Author Archives: Rabbi Elyse Goldstein

Rabbi Elyse Goldstein

About Rabbi Elyse Goldstein

Elyse Goldstein is the Rabbinic Director of Kolel: The Adult Centre for Liberal Jewish Learning in Toronto.

Do Women Experience Holiness Differently?

Reprinted with permission from The Torah: A Women’s Commentary, edited by Tamara Cohn Eskenazi and Andrea L. Weiss (New York: URJ Press and Women of Reform Judaism, 2008).

Parashat Kedoshim places before us one of the most difficult commandments in the whole Torah–not kashrut or Shabbat, nor even the rules of sexual conduct, but rather the admonition and expectation to “be holy.” Throughout the Torah, we are given rules and statutes that tell us what to do. Here we are told what to be. We find a similar statement in Exodus 19:6, commanding us to be a “kingdom of priests Torah Women's Commentaryand a holy people.” But what does it mean to be holy? Kedoshim does not tell us. The guidance that the parashah gives us is in the specifics: the “who, when, why, and how” of the injunction.

First, who is to be holy? The entire people is addressed: kol adat b’nei yisrael; all Israel is told: “You shall be holy, for I, your God, am holy” (I 9:2). Not just the priests or Levites, not only the women or men, but everyone is part of this command to be holy. The 16th-century commentator Rabbi Moshe Alshech asks why such important rules as the ones that follow upon this verse are not taught person by person, group by group, rather than to one large assembly. He suggests that the opening of Kedoshim emphasizes the ability of any Jew to attain even the highest and noblest principles of Judaism; thus these laws, and the paradigm of “holiness,” are not only for a select few, but for everyone.

When are we to be holy? The verb tih’yu in verse 2 can be read–and is often read–as a command (“be holy!”). But it is grammatically a future form (“you shall be holy”). The implications are: “Be holy–now! And you shall be holy–in the future.” Thus holiness is a daily struggle, in the here and now, as well as a future yearning.

Why are we to be holy? Because God is holy. The 16th-century commentator Rabbi Obadiah Sforno notes that this verse teaches us that we are to remember and act “in the image of our Creator,” as much as that is possible. Philosophers refer to this concept via the Latin term imitatio dei. We try and “imitate” the Divine. As God cares for the widow and orphan, so do we. As God rests on the seventh day, so do we. In imitating God we can achieve a higher sense of purpose and our actions will reflect the ongoing concern of the Divine for the world. In imitating God’s holiness we make holiness our behavioral ideal.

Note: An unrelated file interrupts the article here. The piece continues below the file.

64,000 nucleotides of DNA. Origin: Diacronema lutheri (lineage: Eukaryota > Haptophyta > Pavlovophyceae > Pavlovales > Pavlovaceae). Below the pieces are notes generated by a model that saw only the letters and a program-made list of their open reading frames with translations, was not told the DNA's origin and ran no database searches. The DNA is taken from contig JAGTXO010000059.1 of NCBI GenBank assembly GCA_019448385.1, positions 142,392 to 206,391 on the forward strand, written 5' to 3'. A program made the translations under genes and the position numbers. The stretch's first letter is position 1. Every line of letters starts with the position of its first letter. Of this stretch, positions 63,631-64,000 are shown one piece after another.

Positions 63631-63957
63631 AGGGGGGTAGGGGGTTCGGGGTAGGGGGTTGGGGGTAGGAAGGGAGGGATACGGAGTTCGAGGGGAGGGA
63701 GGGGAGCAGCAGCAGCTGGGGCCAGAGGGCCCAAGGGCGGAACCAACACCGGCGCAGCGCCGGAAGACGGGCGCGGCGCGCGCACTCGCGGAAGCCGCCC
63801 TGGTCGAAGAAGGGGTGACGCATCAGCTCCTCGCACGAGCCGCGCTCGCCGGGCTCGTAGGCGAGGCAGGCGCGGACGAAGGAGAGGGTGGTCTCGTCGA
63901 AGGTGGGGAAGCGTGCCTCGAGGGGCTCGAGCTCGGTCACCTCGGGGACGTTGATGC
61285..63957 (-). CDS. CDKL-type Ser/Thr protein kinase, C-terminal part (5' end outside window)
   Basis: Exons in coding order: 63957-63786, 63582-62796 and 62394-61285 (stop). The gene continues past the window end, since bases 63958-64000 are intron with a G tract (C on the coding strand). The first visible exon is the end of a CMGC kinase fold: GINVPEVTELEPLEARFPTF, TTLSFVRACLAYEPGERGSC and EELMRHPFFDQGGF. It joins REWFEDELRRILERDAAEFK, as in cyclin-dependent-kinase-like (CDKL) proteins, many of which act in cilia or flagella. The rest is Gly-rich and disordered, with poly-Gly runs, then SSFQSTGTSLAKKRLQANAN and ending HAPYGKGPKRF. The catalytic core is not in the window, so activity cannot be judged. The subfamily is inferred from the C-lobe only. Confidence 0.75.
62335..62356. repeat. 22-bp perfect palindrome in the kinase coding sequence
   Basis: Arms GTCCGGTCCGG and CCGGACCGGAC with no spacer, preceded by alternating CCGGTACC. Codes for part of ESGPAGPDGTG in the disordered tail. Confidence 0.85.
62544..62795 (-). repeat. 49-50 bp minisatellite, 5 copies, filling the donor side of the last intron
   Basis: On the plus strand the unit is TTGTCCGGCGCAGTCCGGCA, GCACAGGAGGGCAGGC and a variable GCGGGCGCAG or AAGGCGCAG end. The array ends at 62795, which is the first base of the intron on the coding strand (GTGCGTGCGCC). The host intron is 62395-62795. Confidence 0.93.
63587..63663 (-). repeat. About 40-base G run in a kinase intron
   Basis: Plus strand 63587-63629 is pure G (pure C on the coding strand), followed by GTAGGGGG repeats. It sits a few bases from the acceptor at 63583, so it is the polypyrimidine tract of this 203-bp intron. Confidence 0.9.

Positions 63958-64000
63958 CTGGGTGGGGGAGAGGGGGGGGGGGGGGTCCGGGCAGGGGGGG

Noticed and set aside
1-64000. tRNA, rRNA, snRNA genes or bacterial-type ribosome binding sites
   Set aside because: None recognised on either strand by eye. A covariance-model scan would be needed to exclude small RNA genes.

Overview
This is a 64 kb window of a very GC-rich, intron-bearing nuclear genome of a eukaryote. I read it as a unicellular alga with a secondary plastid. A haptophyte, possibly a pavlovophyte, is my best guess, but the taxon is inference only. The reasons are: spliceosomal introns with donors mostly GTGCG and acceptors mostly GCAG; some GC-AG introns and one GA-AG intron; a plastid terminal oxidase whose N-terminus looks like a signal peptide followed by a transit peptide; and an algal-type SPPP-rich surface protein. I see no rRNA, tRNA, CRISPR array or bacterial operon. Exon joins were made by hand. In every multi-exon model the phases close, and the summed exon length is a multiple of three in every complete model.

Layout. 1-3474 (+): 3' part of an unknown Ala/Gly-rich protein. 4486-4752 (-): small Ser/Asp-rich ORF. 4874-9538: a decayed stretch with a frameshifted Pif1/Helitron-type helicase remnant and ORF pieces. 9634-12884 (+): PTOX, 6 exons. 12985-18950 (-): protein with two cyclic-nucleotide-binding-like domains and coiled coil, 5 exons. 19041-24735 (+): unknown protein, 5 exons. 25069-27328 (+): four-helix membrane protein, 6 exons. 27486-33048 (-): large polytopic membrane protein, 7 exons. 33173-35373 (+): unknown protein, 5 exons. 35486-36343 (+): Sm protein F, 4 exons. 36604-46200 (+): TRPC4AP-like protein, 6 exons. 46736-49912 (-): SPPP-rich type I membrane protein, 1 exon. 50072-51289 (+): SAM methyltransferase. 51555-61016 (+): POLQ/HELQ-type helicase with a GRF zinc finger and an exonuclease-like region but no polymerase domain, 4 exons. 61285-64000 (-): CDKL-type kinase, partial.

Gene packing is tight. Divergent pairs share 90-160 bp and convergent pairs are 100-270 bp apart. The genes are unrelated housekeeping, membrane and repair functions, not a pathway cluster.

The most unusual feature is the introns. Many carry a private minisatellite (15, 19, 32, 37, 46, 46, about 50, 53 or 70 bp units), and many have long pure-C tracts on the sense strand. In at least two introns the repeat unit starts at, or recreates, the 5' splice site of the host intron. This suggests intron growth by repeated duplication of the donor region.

Reappropriating the Taboo

Reprinted with permission from The Torah: A Women’s Commentary, edited by Tamara Cohn Eskenazi and Andrea L. Weiss (New York: URJ Press and Women of Reform Judaism, 2008).
Theologian Elizabeth Dodson Gray notes: “Women’s bodies may be the hardest place for women to find sacredness” (Sacred Dimensions of Womens Experience, 1988, p. 197). Our society sends negative messages to women from earliest childhood about the expected perfection of their physiques and the disappointments of any flaws in the female form. Parashat M’tzora, then, with its focus on menstrual impurity (15:19-24), seems to impart the same kind of unfavorable sense. Rejecting our own received biases and patriarchal assumptions about menstruation, however, can help us form a contemporary view of these so-called taboos.
torah, womens commentary
What the Torah deems as tamei (“impure”) or tahor (“pure”) is not actually attached to cleanliness, even though they are often translated as “unclean” and “clean.” These Hebrew words are ritual terms, meant to designate those in a physical and spiritual state unable to enter the Mishkan (Tabernacle; and in later times, the Temple), or those able to do so. Those who are considered tamei are taboo (which is not what we think of as “bad”), meaning that they cannot enter the sacred space; and the thing that causes them to be ineligible to enter is also understood to be taboo.

Anthropologists note that taboos are the system by which a culture sets aside certain objects or persons as either sacred or accursed. Such objects or persons inspire both fear and respect. Penelope Washbourn writes: “Menstruation symbolizes the advent of a new power that is mana. . . ‘sacred.’ … A taboo expresses this feeling that something special, some holy power, is involved, and our response to it must be very careful” (in WomanSpiritRising, 1989, p. 251). This mixed message of fear and power, contact and avoidance, actually dominates all the Torah’s passages around blood.

Blood, which is to be avoided in the realm of eating and sex, is the same substance that atones for the community in the sacrificial system, and it binds the individual male child to the Israelite covenant through circumcision. Blood both sustains and endangers; it is the medium of plague or deliverance. Thus blood–like every potent symbol–has the double quality and the twin potential of birth and decay, purity and impurity.